And it’s not just their moral system, it’s their intellectual system. Their worldview is rooted in the truth of Scripture – the truth of the Bible. But they are breaking the laws of the Bible in order to defend the honor of the Bible … they are trying to kill the God of the Bible in order to defend the God of the Bible … their whole framework for understanding themselves, and their world, and their God, is fighting against itself, and imploding in this text.

And as wild as that might seem, it is strikingly common. We see vigorous temptations to it even within the Church. Consider some examples.

At one extreme of the Church, are people arguing that we need to set aside the teaching of the Bible, in order to uphold the ethics of the Bible. On that side we have people who will say that on certain topics, the teaching of the Bible is not loving … and the Bible calls us to be loving … and so we need to discard those teachings from the Bible in order to uphold the call to love that we find in the Bible. Now … the people making those arguments don’t usually put it that starkly, but that is the kind of reasoning we often hear on the far left of the Church.

But it’s not just the left that does this. Because another example of this temptation, on the other extreme, is that we hear people who will say that in order to stand up for the truths of the Bible, we need to put away things like meekness and gentleness and peacemaking and kindness when dealing with those who are hostile to the gospel. Those things may be commanded by Jesus … but they just don’t work today. And so we’re called on to discard the ethics of the Bible in order to defend the teaching of the Bible. Now … once again, people don’t usually put it that starkly … but that is the kind of reasoning we often hear on the far right of the Church.

Both approaches lead to moral, intellectual, and then spiritual death. If the Bible’s teaching is wrong … then why should we trust its ethics? And if the Bible’s ethics don’t work in today’s world, then why should we think that its other teachings work in today’s world? With such reasoning, our moral and intellectual frameworks collapse … and we are left with spiritual death.

And that’s even more true if we reject the Bible altogether. In the end, we are left with nothing – no foundation for truth, no foundation for right or wrong, just the warring opinions of each person and each cultural tribe. We already see the result of that: Its people screaming at each other about what is true and what is right … each with no rational basis to believe that their reasoning or moral instincts are better than other people’s, but each believing in the superiority of their perspective all the same.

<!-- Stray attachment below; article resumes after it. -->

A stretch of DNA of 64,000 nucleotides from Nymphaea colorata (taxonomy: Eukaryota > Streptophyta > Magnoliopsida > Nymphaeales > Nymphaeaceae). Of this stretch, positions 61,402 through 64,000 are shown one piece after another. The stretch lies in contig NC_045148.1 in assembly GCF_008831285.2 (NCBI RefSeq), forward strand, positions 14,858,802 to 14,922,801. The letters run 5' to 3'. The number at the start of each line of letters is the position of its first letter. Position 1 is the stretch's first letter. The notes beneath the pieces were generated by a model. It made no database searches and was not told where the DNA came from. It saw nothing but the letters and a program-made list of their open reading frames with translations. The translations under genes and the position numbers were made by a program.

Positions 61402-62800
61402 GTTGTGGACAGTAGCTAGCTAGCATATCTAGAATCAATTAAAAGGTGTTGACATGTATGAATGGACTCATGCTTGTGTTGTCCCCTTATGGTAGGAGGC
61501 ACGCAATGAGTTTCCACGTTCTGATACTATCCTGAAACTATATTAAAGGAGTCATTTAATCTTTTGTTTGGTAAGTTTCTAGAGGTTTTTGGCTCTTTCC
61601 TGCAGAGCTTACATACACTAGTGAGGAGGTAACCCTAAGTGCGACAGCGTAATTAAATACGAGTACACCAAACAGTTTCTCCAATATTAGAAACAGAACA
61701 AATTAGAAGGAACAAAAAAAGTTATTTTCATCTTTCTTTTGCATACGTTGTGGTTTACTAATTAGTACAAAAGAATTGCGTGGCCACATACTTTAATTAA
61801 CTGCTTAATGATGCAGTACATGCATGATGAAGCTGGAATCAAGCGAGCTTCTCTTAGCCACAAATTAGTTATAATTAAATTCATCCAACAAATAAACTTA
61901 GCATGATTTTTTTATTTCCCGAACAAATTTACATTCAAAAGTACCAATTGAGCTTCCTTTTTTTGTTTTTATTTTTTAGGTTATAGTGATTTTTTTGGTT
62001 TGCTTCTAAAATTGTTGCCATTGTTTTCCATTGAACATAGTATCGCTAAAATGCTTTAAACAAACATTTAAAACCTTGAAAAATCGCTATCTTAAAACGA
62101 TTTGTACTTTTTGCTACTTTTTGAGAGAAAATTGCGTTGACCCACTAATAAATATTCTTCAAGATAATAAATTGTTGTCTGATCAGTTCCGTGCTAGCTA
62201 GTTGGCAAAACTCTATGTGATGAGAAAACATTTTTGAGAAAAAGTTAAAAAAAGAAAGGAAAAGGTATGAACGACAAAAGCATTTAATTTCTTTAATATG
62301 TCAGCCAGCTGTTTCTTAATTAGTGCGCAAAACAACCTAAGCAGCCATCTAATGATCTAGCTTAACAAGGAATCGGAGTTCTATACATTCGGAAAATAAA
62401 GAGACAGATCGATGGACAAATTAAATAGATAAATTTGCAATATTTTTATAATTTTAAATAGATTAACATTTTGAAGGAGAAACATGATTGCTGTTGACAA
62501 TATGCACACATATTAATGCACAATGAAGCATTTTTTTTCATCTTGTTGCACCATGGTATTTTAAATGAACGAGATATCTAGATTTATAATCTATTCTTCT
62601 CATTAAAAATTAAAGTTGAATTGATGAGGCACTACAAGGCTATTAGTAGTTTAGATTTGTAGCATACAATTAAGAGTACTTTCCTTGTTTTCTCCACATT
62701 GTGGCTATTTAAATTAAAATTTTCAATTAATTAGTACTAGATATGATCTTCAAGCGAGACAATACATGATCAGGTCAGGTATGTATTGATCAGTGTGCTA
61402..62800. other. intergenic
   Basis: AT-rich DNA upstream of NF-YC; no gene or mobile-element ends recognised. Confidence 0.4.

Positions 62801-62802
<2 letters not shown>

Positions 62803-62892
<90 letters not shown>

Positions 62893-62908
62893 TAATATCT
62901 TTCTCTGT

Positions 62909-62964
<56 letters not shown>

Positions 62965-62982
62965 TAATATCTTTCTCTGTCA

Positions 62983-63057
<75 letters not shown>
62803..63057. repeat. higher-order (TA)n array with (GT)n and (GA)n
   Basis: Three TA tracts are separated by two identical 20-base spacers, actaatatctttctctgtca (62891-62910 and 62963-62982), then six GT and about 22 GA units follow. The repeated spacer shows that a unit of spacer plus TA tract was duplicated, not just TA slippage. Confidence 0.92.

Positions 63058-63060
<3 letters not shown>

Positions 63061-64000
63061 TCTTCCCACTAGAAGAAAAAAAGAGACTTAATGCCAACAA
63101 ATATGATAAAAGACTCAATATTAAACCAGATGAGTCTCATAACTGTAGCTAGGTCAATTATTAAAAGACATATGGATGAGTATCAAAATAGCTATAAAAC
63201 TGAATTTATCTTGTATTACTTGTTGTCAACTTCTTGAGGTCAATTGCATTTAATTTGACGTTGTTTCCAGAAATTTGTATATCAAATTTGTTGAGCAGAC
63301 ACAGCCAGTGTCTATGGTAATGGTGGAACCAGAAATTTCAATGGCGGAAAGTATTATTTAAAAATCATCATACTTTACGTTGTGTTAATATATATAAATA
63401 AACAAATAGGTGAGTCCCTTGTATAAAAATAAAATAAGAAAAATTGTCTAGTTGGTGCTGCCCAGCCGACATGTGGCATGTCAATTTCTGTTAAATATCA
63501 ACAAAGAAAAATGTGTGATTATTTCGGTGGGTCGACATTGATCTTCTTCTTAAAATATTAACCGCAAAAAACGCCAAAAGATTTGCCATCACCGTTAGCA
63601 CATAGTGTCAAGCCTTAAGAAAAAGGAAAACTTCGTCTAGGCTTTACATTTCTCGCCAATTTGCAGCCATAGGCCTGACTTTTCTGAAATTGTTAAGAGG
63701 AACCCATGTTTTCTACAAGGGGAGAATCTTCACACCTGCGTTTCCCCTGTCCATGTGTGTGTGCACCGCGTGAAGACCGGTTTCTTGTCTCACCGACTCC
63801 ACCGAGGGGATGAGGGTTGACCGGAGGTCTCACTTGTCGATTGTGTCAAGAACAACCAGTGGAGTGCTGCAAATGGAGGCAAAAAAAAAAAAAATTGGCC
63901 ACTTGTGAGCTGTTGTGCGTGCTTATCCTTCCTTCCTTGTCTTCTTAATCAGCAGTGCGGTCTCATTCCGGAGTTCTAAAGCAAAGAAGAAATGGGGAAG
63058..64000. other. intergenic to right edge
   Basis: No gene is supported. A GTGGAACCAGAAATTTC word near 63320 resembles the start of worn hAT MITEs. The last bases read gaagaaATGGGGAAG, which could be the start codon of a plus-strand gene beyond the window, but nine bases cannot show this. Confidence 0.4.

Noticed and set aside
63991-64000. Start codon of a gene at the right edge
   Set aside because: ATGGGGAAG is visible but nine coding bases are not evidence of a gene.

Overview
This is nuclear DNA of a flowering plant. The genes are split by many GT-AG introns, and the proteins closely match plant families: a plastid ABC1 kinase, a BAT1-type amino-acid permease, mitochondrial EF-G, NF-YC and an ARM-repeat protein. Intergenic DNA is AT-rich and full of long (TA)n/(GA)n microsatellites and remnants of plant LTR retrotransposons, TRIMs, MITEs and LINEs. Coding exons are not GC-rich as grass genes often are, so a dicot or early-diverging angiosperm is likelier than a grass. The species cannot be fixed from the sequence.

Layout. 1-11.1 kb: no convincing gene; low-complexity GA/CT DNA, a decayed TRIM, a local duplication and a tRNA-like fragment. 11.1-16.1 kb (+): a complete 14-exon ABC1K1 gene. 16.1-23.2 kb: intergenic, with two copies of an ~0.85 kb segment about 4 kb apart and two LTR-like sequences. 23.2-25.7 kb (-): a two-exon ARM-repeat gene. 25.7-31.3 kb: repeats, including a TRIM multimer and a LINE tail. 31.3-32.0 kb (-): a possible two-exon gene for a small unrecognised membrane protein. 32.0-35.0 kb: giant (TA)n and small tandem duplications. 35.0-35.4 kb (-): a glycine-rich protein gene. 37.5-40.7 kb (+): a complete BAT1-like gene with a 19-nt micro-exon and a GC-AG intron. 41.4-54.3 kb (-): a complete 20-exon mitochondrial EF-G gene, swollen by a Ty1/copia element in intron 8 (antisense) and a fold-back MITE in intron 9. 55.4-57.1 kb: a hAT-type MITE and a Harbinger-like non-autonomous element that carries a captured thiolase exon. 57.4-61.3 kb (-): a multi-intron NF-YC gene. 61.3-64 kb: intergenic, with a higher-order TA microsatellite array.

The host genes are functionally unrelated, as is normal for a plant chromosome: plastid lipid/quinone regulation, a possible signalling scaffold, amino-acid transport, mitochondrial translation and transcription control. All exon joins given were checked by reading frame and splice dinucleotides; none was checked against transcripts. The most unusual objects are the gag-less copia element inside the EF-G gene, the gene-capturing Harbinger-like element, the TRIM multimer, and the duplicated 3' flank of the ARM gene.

Without an objective Word from God – without a communication from our Maker that we must accept in full, we are left only with moral and intellectual chaos, collapse, and then death.

But finally, and most importantly, in our text we are reminded that the only alternative to Jesus is cosmic death. Jesus is God come in flesh. And the Pharisees and the Herodians decide to try to destroy God, we read in verse six.

That is not a battle they will win. Instead they will face the judgment of God for their rebellion and hardness of heart – for trying to destroy the One who made them and gave them every good thing. Instead, they will face the anger of Jesus, referred to in verse five, but they will face it on the Day of Judgment, when he casts them out of his presence, into the outer darkness, forever.

It’s true, in the earthly ministry of Jesus, they will seem to succeed for a moment. Jesus will go to the cross. He will die. He will be buried. But death cannot contain God. And on the third day he will rise again. And those who sought to rebel against him will have to answer to the God they tried to overthrow.

That is the alternative to Jesus that we see in our text. In the end, it is cosmic death: the wrath of God.

So, we see the offense of Jesus. We see the alternative to Jesus.

The Offer of Jesus

Third, and finally, we see the offer of Jesus.

And to see that, it’s helpful to ask ourselves: Where should we seek to put ourselves in this text?

Mark tells us this story. He is first and foremost teaching us about Jesus. But where does he want us to see ourselves in this story?

Jesus is obviously the hero of the text. But we’re not Jesus. We should seek to be like Jesus – to imitate him – but we’re not him.

We know we should not be like the Pharisees or the Herodians – their way leads to death, and Jesus is angered and grieved by their hardness of heart.

So, is there anyone in this text we should try to be like?

Well, yes. We should seek to be like the man with the withered hand. Consider him for a moment.

Part of who he is damaged. Part of him is withered. And he knows it. And it would seem that he doesn’t have any illusions that he can fix it himself.

While the Pharisees may believe that they can make themselves well, and the Herodians may believe that they are already well, this man can have no illusions of fixing himself.

And in our hearts, we are the same. We are broken people. In our natural state, far more important than our hands, our souls are withered and damaged. By nature, we are rebels against God. Left to ourselves, our hearts – like the hearts of the Pharisees – are hard. And we, like that man, cannot heal ourselves.